The Financial Implications Of Private Mortgage Insurance
Private Mortgage Insurance, more commonly referred to as PMI, is a mortgage expense that draws a wildly varying set of opinions from homebuyers and homeowners. Before we dive too deep into the financial implications or pros and cons of PMI, you need to fully understand its background, what it is and why it exists.
First, PMI is not a new concept. It was originally introduced more than 120 years ago as a tool to protect banks so that they can provide mortgage financing to those that lacked the assets to provide a substantial down payment.
To this day, it still serves the exact same purpose. How it is used, how much it costs and who has to pay it has taken many forms since the idea was first introduced. I will spare you the history lessons – Wikipedia has that covered – although it does provide insight into why different generations vary from ambivalence to disgust when it comes to the subject.
Simply put, PMI allows borrowers to obtain a mortgage without having to provide 20% down payment by covering the lender for the added risk of a high loan-to-value (LTV) mortgage. It has helped MILLIONS achieve home ownership. It is not the devil. It’s a financial decision made daily by families everywhere. Let’s get the skinny, shall we?
PMI is risk-based. Your credit score and debt-to-income ratio will play a part in your premium. They are both secondary players to the lead character: loan-to-value. If you need OR choose to put the minimum down, then you’ll pay more. So 5% down borrowers will pay more than 10% down borrowers and 10% down borrowers pay more than 15% down borrowers.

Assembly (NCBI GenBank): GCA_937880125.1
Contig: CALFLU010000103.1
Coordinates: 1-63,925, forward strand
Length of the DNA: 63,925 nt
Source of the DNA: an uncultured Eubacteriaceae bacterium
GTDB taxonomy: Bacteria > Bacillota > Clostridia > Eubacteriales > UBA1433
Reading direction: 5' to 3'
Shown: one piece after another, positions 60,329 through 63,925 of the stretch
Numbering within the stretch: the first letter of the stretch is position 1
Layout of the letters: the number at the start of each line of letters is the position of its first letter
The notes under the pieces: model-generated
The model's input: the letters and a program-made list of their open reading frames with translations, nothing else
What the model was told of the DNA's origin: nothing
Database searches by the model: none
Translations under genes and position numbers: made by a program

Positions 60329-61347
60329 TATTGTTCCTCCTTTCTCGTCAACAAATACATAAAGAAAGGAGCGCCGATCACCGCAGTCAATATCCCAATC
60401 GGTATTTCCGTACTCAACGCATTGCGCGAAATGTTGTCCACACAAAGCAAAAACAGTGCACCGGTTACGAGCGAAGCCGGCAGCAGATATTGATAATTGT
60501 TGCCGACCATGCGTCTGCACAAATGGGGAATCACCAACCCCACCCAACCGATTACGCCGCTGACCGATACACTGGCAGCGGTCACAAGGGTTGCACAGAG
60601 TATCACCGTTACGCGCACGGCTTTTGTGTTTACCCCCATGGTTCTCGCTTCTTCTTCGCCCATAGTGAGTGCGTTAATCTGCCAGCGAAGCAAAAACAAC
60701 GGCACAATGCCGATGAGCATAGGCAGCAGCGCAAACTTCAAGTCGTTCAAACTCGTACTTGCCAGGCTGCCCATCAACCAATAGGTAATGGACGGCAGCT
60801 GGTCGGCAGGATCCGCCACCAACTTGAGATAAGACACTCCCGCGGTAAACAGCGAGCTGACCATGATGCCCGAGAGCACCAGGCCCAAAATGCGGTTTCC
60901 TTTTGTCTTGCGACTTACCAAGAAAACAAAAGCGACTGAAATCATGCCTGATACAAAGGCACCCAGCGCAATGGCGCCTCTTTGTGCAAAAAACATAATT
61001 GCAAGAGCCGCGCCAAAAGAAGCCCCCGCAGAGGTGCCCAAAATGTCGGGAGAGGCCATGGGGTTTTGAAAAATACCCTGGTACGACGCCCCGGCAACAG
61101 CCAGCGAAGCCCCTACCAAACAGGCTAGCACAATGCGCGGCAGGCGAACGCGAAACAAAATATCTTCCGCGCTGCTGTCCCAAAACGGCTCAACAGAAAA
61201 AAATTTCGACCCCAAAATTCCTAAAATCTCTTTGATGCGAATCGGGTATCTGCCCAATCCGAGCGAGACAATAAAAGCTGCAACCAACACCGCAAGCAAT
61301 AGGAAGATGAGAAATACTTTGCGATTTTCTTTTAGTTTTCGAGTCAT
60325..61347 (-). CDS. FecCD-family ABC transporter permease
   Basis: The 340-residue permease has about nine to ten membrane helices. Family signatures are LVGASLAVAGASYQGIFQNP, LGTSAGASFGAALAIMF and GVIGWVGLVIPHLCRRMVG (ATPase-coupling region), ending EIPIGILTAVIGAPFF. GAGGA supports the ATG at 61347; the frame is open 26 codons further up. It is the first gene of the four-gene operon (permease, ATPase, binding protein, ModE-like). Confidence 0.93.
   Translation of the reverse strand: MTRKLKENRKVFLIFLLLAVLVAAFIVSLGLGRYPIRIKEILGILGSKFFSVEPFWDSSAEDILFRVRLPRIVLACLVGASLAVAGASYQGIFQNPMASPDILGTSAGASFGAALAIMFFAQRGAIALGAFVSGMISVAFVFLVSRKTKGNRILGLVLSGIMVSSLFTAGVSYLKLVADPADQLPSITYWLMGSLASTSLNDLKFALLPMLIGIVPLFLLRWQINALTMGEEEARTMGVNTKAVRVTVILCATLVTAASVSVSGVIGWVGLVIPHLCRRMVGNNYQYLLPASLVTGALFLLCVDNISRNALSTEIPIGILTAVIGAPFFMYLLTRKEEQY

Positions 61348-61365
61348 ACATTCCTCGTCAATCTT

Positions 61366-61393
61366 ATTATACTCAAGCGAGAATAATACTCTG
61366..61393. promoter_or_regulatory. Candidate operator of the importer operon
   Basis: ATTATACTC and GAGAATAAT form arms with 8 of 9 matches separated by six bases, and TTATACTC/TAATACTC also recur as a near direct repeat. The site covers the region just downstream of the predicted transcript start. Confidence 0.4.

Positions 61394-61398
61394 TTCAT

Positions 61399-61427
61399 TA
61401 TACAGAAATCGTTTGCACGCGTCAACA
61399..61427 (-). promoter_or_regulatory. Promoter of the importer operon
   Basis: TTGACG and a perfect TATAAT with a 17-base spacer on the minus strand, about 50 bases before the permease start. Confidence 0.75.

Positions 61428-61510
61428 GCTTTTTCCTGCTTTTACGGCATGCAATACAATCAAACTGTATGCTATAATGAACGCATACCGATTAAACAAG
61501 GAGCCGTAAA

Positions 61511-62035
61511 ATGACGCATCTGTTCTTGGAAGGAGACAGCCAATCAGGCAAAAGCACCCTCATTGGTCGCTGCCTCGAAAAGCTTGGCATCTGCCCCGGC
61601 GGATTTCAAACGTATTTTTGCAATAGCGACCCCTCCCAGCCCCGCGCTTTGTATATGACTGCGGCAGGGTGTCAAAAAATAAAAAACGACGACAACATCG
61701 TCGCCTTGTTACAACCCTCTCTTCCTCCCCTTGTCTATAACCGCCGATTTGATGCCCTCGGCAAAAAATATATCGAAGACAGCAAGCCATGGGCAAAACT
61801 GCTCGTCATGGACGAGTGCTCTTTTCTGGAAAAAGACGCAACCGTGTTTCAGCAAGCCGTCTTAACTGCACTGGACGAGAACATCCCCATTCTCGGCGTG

So that is your first decision: what do I have in the bank, how much of it should I use and what will it set me back if I decide not to put it all into a house?
You have another decision though. There’s more than one kind of PMI. Traditional mortgage insurance is “Borrower Paid Monthly.” It’s added to the top of each and every mortgage payment for a minimum of two years. There’s also “Single Premium MI” which is exactly what it sounds like – a single lump sum payment at closing – and “Lender-Paid MI,” which is where the lender pays the mortgage insurance for you by slightly increasing your interest rate.
As you wade through these options, you need to consider a couple of factors: tax bracket and how long you intend to live in the home.
The tax deduction for PMI expired, but the tax deduction for mortgage interest is still in play for most Americans. More interest equals a bigger deduction. The reason you need to consider how long you intend to be in the home is because Lender-Paid MI never drops. Traditional PMI, the kind paid monthly, is potentially removable after two years assuming you have reached 78% loan-to-value or less.
Regardless, poor Private Mortgage Insurance choices can cost you a lot of money – money that you might have saved so you can put 20% down the next time you buy, to avoid the entire PMI dilemma.